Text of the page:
ADA — Ada High School, the home of famed and much-decorated athletes through the decades, claimed yet another first at Wednesday’s running of the Special Olympics at the practice field of the Craig McBroom Football Complex — a pentathlete.

Junior Josh Caudill decided to enter the five-event array of running, throwing and jumping, then went into training with the watchful eye of AHS senior Jorge Soto.

Along with 12 other Ada Special Olympians and 354 athletes from 32 other schools in the Fun Country Special Olympics area, Caudill started off the day with a shot putt salvo, then scurried over to the high jump and long jump pits for competition in those events. Along with the other two athletes in that competition, an extremely athletic duo from Ardmore, the Cougar pentathlete had trouble keeping up, but summoned every ounce of courage to further the competition.

After a break for lunch, the 100-meter dash was next, and Soto and adult supervisor and long-time Special Olympics supporter Harold Muse had Caudill in top form. Then came the most gruelling event, the 400-meter run. Caudill, the son of Nancy and Glenn James, was an inspiration for all competitors as he quickly zipped to the head of the class and held first until running out of gas at the midway point. He finished the race, however, sailing in behind the Ardmore racers.

Soto was proud of his charge, who improved his personal bests in all five events.

“Josh worked real hard to get ready for the Special Olympics. He said he wanted to try it and Coach Donna Cox asked me if I would volunteer to help him. It has been a lot of fun and I am very proud of him,” Soto said. Muse, who also with wife Gloria is Fun Country Special Olympics director, echoed those comments.

No worse for the wear except for a bit of a sunburn, the following day Caudill vowed to stay in training for next year.

“It was a lot of hard work, but it was fun and I am proud I did it,” Caudill said.

Each year Special Olympics recognizes athletes, volunteers, and coaches for their involvement and achievements in Special Olympics.

Ada’s Meagan May won the spirit award for being a wonderful competitor and encouraging others to do their best. She always has a great attitude and smile on her face. When competing, she said Special Olympics is fun, according to Coach Cox. She is a senior and will compete at the state Special Olympics meet in May at Oklahoma State University. She has been involved in Special Olympics for 12 years.

Byng’s Amanda Cockrill won Special Olympics Athlete of the Year.

Ada senior Jessica Turner’s family won Family of the Year award in Special Olympics. She has been involved in Special Olympics for 12 years. Her mother and father, Freda and Jimmy Turner, have been involved in Special Olympics for a long time as volunteers and parents.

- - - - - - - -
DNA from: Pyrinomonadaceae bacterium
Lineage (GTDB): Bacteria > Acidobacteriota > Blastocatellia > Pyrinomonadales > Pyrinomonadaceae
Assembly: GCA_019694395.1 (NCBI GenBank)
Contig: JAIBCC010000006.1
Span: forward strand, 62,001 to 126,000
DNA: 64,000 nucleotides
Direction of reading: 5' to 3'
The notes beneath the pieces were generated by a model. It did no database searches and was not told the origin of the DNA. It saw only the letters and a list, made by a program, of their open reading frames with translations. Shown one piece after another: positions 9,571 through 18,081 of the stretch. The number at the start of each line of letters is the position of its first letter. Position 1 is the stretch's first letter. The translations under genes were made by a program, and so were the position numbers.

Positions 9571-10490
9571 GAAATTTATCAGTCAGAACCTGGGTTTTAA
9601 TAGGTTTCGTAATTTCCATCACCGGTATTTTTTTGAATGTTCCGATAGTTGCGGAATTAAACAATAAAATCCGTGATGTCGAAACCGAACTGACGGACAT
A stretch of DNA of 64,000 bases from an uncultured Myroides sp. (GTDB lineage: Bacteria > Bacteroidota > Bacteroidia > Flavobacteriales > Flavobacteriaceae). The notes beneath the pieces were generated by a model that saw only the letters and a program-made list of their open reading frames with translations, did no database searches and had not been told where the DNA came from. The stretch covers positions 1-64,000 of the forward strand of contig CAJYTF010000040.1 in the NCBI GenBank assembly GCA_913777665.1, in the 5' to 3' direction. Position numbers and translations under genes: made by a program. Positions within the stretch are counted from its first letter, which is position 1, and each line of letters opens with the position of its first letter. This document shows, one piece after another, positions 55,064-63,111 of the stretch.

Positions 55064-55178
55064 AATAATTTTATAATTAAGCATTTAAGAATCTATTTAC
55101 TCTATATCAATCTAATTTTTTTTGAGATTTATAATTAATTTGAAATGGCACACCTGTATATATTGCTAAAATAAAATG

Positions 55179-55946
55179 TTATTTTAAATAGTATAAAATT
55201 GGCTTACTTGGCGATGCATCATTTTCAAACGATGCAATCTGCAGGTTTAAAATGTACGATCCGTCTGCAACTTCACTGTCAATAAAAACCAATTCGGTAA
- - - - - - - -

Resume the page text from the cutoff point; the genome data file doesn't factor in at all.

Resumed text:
The parents have seen the joy in Jessica’s eyes when competing in Special Olympics and they are so very proud of all her efforts. To them, Special Olympics has helped make their daughter a better person today.

Cox received the Special Olympics Coach of the Year for the past 29 years of service. She has taught and coached at Ada for 25 years. She first became involved in special Olympics in 1972 while finishing her masters at East Central. Since that time, she has volunteered to run the female softball throw. She has also had the privilege of coaching hundreds of Special Olympics athlete?s in the Ada schools system. She has also taken athletes to the Sate Special Olympics in Stillwater.

Every day she is amazed at what her special needs athletes can accomplish.

“The joy of seeing their faces and the challenges they overcome is worth all the time and effort I spend with them. It makes me proud to see my athletes succeed. I’m a better person for it, and so are they,” Cox said.

Jane Baltimore, special programs director for Ada City Schools, said each school brought a cadre of coaches and counselors to help run the meet. Many volunteers from the community as well as Ada High students helped Cox and AHS head track coach Mart Leming run the meet with few hitches.

From here, the qualifiers head to Oklahoma State in Stillwater for the State Special Olympics May 10-12. The national competition is July 2-7 at Iowa State University in Ames, Iowa. There are programs in all 50 states and more than 1.7 million participants in more than 150 countries. The program is operated by Special Olympics Inc., a non-profit organization located in Washington, D.C.

It is the mission of the Special Olympics to provide year-round sports training and athletic competition in a variety of Olympic-type sports for children and adults with intellectual disabilities (mental retardation,) giving them continuing opportunities to develop physical fitness, demonstrate courage, experience joy and participate in a sharing of gifts, skills and friendship with their families, other Special Olympics athletes and the community.

Special Olympics goal is for all persons with intellectual disabilities to have the opportunity to become useful and productive citizens who are accepted and respected by their families,friends and in their communities. The athletes carry the benefits from their involvement with them in their daily lives at home, in the classroom, on the job and in the community. Families are strengthened and the community increases its understanding, acceptance and respect of these individuals.

The five goals strived for are (1) physical, social and psychological development, (2) improved physical fitness and motor skills, (3) greater self-confidence, (4) positive self-image, and, (5) friendships and increased family support.

The Special Olympics was founded by Eunice Kennedy Shriver and was created in 1968 by the Joseph P. Kennedy Jr. Foundation. The first International Special Olympics Games were held in 1968 at Soldier Field in Chicago.